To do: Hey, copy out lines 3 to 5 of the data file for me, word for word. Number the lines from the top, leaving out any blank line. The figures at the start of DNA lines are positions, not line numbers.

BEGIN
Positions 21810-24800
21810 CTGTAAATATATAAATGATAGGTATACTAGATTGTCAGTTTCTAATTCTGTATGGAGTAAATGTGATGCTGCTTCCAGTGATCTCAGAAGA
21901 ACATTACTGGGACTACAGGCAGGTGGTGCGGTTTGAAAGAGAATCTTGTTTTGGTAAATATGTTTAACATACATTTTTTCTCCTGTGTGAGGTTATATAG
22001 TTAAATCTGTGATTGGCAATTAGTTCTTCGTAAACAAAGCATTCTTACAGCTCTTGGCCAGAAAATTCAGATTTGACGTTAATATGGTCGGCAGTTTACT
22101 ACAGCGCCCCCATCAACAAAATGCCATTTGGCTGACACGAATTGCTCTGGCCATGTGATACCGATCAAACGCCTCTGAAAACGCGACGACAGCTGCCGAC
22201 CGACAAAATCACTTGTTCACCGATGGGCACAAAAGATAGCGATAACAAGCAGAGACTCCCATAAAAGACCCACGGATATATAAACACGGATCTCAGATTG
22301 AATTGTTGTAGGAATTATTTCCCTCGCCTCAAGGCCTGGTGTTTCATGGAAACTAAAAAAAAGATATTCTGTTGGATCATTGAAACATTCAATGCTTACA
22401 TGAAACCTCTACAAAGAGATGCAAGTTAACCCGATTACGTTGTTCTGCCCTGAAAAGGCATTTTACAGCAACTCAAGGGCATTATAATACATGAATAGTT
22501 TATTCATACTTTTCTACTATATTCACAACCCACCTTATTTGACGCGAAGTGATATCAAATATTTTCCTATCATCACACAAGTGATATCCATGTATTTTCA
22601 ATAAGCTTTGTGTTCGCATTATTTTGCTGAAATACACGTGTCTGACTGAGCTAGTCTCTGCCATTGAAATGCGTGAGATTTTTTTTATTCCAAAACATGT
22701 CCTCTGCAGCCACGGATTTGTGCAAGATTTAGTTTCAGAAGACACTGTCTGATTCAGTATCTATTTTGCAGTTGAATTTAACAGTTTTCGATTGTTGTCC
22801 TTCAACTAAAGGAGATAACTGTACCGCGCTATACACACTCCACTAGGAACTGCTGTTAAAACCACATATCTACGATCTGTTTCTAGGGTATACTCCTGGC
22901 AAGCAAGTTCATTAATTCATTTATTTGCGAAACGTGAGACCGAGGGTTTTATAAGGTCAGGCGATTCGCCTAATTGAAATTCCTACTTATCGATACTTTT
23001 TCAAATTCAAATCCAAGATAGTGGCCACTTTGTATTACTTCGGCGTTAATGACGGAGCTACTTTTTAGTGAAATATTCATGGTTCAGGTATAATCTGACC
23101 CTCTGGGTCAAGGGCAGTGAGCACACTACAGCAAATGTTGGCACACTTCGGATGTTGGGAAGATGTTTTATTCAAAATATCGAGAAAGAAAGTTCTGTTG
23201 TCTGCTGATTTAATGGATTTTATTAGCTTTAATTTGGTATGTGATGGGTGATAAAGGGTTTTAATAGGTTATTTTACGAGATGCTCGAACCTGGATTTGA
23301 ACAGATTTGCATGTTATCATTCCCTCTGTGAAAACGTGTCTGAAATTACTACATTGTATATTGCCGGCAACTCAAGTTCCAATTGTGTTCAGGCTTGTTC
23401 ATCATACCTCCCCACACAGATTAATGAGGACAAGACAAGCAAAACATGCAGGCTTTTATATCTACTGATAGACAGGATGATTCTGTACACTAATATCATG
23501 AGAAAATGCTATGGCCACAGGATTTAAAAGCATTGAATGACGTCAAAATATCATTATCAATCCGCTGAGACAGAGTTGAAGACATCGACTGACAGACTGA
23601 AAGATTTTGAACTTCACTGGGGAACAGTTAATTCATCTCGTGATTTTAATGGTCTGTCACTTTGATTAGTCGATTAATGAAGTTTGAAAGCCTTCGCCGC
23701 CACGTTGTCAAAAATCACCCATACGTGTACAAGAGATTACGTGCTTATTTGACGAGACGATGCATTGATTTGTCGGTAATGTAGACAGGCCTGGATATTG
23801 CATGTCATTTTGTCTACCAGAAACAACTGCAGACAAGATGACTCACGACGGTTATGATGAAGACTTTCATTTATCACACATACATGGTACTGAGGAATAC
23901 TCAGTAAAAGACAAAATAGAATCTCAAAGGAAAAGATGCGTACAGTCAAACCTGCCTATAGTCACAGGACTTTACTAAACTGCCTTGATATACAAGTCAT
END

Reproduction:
21901 ACATTACTGGGACTACAGGCAGGTGGTGCGGTTTGAAAGAGAATCTTGTTTTGGTAAATATGTTTAACATACATTTTTTCTCCTGTGTGAGGTTATATAG
22001 TTAAATCTGTGATTGGCAATTAGTTCTTCGTAAACAAAGCATTCTTACAGCTCTTGGCCAGAAAATTCAGATTTGACGTTAATATGGTCGGCAGTTTACT
22101 ACAGCGCCCCCATCAACAAAATGCCATTTGGCTGACACGAATTGCTCTGGCCATGTGATACCGATCAAACGCCTCTGAAAACGCGACGACAGCTGCCGAC